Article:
Jim Croce’s “Time in a Bottle” was one of my favorite songs back in the day. In recent days, the words to this song have been circling constantly inside my head.
My niece, who was just born yesterday, celebrated her sixth birthday this week. Four colleagues and former classmates were buried within the last month. When I walked past the bathroom mirror recently, I saw my grandmother looking back at me. I took a closer look and heard, “If I could save time in a bottle.”
I had lunch with a good friend last week, and we both apologized for not having seen each other since before Christmas. Yes, we’ve spoken on the phone and sent text messages back and forth (I still can’t use “text” as a verb), but we have been unable to find quality time to visit. How can an entire season have passed us by?
Ecclesiastes Chapter 3 tells us “there is a time for everything, and a season for every activity under the heavens.” There is a time for birth and death, for sadness and joy, for keeping and throwing away.
I’ve experienced a feeling of nostalgia and melancholy during this season of Lent as I’ve spent time de-cluttering and organizing. Through this time of reflection, however, I’ve also experienced a feeling of hope and restoration. These reminders of the precious commodity of time have made me take stock of my own life and make better use of my time.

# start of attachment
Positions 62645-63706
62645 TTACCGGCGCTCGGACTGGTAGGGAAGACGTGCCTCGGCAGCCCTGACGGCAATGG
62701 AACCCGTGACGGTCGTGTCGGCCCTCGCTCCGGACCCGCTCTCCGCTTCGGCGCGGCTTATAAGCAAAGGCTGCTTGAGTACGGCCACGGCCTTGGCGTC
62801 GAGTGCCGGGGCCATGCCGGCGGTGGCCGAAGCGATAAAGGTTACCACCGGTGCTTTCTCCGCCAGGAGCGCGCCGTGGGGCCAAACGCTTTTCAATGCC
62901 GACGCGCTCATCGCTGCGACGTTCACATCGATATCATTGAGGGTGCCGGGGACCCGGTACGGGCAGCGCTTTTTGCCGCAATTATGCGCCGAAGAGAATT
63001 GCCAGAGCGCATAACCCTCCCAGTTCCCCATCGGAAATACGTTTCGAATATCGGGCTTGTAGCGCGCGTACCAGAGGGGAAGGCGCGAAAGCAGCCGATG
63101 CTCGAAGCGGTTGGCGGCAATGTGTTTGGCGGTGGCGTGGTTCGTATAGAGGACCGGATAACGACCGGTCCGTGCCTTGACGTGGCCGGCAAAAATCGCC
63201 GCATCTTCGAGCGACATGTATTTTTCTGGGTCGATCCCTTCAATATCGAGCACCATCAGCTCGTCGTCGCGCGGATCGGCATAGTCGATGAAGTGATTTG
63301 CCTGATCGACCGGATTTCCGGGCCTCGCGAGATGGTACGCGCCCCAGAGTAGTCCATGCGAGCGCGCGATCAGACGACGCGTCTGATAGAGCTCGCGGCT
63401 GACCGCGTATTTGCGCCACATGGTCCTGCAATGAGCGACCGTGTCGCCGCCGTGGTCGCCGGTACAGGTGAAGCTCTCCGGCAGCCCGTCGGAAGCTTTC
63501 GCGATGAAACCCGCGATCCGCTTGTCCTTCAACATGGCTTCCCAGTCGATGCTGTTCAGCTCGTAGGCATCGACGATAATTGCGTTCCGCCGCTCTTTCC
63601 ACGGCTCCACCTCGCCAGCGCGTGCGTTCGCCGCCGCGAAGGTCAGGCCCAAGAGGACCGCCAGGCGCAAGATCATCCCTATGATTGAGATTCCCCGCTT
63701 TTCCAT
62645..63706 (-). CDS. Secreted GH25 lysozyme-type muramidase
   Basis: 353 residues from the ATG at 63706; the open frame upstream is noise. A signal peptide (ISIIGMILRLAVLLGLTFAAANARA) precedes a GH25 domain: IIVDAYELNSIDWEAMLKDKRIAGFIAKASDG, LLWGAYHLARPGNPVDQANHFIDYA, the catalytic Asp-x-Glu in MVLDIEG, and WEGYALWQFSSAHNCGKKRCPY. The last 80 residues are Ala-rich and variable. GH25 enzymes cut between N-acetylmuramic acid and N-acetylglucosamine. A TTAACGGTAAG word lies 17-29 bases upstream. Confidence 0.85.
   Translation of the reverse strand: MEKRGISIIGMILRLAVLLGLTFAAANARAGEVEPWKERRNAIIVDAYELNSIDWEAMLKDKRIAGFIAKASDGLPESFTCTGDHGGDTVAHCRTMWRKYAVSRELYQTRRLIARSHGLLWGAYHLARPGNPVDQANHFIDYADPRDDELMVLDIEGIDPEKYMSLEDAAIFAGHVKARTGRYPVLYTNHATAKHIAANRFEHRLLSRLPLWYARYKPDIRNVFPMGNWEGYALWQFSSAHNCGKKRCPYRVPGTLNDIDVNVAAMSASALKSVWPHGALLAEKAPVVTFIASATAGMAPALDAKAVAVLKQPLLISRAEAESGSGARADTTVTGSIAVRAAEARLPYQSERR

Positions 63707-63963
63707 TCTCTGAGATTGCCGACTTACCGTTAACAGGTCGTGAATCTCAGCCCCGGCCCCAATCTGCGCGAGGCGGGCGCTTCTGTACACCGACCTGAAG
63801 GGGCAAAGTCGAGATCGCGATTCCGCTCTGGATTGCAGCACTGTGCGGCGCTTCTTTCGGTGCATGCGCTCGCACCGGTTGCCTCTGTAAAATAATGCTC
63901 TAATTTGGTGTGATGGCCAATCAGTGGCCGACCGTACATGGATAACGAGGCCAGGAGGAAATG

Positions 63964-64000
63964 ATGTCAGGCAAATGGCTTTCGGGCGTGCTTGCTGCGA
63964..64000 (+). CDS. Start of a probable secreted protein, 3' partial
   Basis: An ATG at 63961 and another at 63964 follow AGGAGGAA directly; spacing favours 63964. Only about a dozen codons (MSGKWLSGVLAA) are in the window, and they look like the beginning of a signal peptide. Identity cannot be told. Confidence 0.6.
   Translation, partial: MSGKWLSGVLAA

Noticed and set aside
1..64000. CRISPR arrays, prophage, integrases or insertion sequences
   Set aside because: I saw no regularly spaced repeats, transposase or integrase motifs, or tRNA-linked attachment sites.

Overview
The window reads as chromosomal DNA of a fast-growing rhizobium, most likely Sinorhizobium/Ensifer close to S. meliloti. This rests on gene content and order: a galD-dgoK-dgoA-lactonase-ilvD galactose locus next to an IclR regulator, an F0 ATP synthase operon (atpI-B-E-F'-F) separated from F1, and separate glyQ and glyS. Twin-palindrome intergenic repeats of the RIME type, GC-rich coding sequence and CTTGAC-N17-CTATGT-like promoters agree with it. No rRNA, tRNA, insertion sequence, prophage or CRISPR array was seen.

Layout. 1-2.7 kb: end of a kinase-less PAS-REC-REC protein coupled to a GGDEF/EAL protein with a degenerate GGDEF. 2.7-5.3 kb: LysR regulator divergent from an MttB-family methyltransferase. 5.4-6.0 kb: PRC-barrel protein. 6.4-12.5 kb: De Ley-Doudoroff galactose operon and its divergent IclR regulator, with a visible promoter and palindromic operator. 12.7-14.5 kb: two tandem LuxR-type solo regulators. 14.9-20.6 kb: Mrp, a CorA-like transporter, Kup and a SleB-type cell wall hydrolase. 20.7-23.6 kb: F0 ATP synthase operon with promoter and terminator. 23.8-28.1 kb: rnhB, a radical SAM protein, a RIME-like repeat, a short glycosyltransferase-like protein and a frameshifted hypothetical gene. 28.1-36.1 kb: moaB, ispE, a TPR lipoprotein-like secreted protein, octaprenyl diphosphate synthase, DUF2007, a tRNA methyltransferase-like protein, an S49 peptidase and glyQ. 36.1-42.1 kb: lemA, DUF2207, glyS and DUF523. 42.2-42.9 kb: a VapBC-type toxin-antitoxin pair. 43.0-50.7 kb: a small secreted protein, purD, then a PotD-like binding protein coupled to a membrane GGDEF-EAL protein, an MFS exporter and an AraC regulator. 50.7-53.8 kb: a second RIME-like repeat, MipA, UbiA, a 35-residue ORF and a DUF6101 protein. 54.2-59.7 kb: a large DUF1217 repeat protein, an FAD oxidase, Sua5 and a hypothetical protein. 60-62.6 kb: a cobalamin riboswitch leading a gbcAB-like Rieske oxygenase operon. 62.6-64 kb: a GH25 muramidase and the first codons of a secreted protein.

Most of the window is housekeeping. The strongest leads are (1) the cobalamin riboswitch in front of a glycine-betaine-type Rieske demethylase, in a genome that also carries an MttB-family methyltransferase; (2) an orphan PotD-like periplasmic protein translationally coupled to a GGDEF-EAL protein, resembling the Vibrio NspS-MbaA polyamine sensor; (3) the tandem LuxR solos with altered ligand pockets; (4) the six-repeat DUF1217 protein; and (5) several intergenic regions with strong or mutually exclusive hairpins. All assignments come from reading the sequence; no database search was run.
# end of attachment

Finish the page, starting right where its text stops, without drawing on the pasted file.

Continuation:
I want to celebrate life and its precious moments. I want to remember the good times and not the bad. Even as I discard items I no longer use or need, I want to focus on their purpose yesterday, today, and tomorrow.
Since I’ve been semi-retired, “there never seems to be enough time to do the things [I] want to do.” However, as I focus on the value of my time and the importance of savoring it, I aim to bottle as many moments as possible with my family, my friends, and my Savior.